COVID-19: What you need to know for May 30-31

The latest coronavirus updates from across the province
By staff - Published on May 30, 2020



This article was last updated Sunday at 3:56 p.m. reporters and editors are tracking stories about the coronavirus pandemic in all regions of the province. Here's what Ontarians need to know. 


  • Per today's government report, there are 27,859 cases in Ontario, an increase of 326; 781 people are in hospital, 118 of them in intensive care and 90 on ventilators. To date, 2,266 people have died.
  • According to Public Health Ontario's daily epidemiologic summary, there are 187 outbreaks in long-term-care facilities, 5,035 confirmed cases in residents and 1,802 confirmed cases in staff. To date, there have been 1,438 confirmed resident deaths and six confirmed staff deaths.
covid chart
Data from the Province of Ontario; visualizations by John Michael McGrath.
  • Mélanie Joly, the federal minister of economic cevelopment and official languages, announced today that the Tourism Industry Association of Ontario will receive $30 million in FedDev Ontario RRRF funding "to provide financial relief to destination marketing organizations (DMOs) across southern Ontario that have experienced significant revenue shortfalls."

  • The Ontario government has announced a new 24-hour price for electricity, effective June 1 and lasting at least until October 31. The new price, 12.8 cents per kilowatt hour, is higher than the price households have been paying since the government froze prices at the lowest off-peak rate of 10.1 cents but lower than both the mid-peak and peak rates of 14.4 and 20.8 cents, respectively. This price increase will allow the government to continue the lower price for electricity without subsidizing it by taxpayers beyond the numerous subsidies that predated COVID-19.

  • Ontario has extended its emergency order limiting the price of electricity for industrial and business customers. The government has also issued an emergency order to increase the amount of money the government can provide in emergency payments to retirement-home residents to pay for emergency costs, such as transportation and shelter. The government also is allowing any existing drive-in movie theatres and batting cages to resume operations.

  • The Ontario government is removing some limits on camping in provincial parks and Crown land: groups engaged in back-country camping (that is, without the reserved car-accessible camp sites most groups use) will be allowed as of June 1. The government continues to assess wider uses of provincial parks and has extended the prohibition on overnight camping to June 14.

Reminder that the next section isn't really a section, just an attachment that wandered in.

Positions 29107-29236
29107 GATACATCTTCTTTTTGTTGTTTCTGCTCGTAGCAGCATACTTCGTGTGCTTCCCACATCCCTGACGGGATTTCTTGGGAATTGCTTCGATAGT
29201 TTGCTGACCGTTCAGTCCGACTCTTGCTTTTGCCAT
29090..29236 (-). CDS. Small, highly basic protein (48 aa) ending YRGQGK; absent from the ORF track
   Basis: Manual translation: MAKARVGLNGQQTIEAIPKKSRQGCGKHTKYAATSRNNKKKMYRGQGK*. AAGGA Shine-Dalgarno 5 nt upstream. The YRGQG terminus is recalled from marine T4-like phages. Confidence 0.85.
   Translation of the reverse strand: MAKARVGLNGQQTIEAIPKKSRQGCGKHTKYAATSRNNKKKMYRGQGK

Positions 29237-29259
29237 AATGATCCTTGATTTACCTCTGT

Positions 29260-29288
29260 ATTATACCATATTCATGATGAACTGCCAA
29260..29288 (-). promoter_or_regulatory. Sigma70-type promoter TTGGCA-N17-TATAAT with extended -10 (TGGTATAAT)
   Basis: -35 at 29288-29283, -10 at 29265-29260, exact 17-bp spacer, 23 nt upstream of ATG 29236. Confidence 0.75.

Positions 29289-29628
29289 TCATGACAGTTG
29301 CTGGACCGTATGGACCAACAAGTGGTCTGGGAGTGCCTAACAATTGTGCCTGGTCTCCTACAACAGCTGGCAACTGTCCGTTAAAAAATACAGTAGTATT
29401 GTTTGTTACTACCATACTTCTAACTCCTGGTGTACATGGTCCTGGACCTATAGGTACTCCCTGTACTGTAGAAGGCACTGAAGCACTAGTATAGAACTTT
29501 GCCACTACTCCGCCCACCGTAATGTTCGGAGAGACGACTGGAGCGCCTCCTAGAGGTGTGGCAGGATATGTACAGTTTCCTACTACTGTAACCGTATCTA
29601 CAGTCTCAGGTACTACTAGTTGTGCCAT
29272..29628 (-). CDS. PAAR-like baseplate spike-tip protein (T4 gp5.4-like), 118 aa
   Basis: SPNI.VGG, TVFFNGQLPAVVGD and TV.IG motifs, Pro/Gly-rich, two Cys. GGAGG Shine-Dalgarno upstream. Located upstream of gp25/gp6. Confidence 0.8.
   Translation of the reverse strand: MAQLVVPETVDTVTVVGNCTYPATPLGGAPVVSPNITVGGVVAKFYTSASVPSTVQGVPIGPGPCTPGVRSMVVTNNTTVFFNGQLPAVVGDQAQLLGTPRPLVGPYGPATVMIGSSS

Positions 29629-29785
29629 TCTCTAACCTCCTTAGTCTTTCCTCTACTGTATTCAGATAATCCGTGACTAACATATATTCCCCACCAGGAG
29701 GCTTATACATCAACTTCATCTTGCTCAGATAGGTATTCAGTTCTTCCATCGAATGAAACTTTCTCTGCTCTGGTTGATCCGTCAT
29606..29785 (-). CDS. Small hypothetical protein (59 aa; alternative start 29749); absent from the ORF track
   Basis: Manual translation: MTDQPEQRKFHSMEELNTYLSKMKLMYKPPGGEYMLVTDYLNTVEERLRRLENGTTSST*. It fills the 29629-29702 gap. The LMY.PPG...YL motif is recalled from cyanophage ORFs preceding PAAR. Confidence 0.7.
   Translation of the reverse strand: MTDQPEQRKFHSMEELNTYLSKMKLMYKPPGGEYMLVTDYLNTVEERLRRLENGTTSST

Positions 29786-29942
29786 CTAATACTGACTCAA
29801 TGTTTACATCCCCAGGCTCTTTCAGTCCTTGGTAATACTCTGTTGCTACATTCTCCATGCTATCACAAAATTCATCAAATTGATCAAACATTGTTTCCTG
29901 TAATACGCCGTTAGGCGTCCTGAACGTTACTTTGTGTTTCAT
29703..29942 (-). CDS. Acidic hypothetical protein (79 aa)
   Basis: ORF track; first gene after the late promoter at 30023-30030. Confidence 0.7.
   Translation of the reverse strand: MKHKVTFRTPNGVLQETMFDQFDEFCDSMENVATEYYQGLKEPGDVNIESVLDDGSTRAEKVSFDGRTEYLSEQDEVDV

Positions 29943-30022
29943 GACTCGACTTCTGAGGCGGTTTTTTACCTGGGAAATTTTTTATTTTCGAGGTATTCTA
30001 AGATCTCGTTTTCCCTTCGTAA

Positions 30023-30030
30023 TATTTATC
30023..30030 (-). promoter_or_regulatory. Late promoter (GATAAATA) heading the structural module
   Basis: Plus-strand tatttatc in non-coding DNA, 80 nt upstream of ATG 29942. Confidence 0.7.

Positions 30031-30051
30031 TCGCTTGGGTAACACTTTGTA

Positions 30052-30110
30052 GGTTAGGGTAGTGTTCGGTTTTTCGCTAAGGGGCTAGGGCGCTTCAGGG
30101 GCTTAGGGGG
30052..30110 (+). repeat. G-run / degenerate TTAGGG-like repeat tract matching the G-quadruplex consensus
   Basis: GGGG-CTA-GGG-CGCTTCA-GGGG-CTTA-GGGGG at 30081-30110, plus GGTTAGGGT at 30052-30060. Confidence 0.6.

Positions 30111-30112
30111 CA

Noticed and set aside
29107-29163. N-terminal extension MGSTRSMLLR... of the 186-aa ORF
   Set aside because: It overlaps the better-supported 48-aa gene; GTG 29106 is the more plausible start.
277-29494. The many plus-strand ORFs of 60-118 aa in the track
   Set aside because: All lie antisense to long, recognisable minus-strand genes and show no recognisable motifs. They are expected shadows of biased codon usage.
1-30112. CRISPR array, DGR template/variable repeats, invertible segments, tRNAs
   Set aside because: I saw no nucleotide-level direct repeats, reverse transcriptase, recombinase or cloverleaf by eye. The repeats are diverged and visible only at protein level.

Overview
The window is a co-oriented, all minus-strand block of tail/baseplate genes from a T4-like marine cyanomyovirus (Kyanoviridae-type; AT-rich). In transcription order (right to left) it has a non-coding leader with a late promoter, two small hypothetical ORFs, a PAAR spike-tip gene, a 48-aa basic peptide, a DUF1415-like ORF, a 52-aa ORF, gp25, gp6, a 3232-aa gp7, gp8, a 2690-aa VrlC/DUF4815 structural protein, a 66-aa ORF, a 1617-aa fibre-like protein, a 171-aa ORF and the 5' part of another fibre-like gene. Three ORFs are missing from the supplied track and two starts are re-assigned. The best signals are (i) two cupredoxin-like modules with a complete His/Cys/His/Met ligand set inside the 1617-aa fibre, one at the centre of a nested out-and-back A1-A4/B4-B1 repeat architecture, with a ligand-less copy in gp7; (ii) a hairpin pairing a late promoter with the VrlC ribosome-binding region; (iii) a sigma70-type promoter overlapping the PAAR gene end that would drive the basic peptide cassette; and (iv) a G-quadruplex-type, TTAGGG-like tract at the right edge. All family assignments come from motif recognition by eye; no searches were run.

Greater Toronto Area

  • According to today's report, there are 11,174 cases in Toronto, 386 of them in hospital and 88 in intensive care. To date, there have been 149 institutional outbreaks. In total, 823 people have died. 
  • Toronto and Peel region accounted for about three-quarters of all new infections reported in the province on Saturday, according to the Toronto Star.

  • Parts of some major Toronto roads will be closed this weekend for walking, running and biking.
  • St. Simon’s shelter in Toronto has closed for two weeks after two residents died and 18 others tested positive.


  • The Nishnawbe Aski Nation reports that "the province has partnered with Ornge to provide daily flights from Thunder Bay that collect samples from road access communities and Sioux Lookout area and send them to the Toronto Public Health Ontario laboratory for testing."

  • Following unwanted beach visitors, Beausoleil First Nation has expanded travel restrictions to include its entire territory, including Cedar Point and Christian, Beckwith, and Hope Islands. Chief Guy Monague says that the community has not yet had a case of COVID-19 and that “charges will be laid against those who are found trespassing on Beausoleil First Nation territory while the state of emergency remains in effect.”

  • Statistics Canada released a new report this week on the vulnerabilities of urban Indigenous populations during COVID-19: one-quarter of Indigenous people in urban areas live in poverty, more than one live in three in food-insecure households, and many report being unable to cover an unexpected expense of $500.



  • Ottawa city manager Steve Kanellakos said during a recent press conference that “most of our administrative buildings will not be occupied for the summer.”
  • Peterborough Regional Health Centre, Ross Memorial Hospital in Lindsay, Campbellford Memorial Hospital, Northumberland Hills Hospital in Cobourg, and Haliburton Highlands Health Services have developed a plan to begin resuming non-urgent surgeries and procedures in early June.


  • All beaches in Elgin County remain closed until further notice.

  • London’s municipal law-enforcement officers have been equipped with megaphones. "When you go into a park, yes, we’re in the soft uniforms, but, 30 feet away, no one knows what we’re talking to that person about," chief bylaw officer Orest Katolyk told the London Free Press. "Using megaphones, we might be focusing on a small group that might be doing something not permitted at that time, but everybody else in the park hears it.”

  • Random drive-thru testing began in Windsor and Essex County on Friday.

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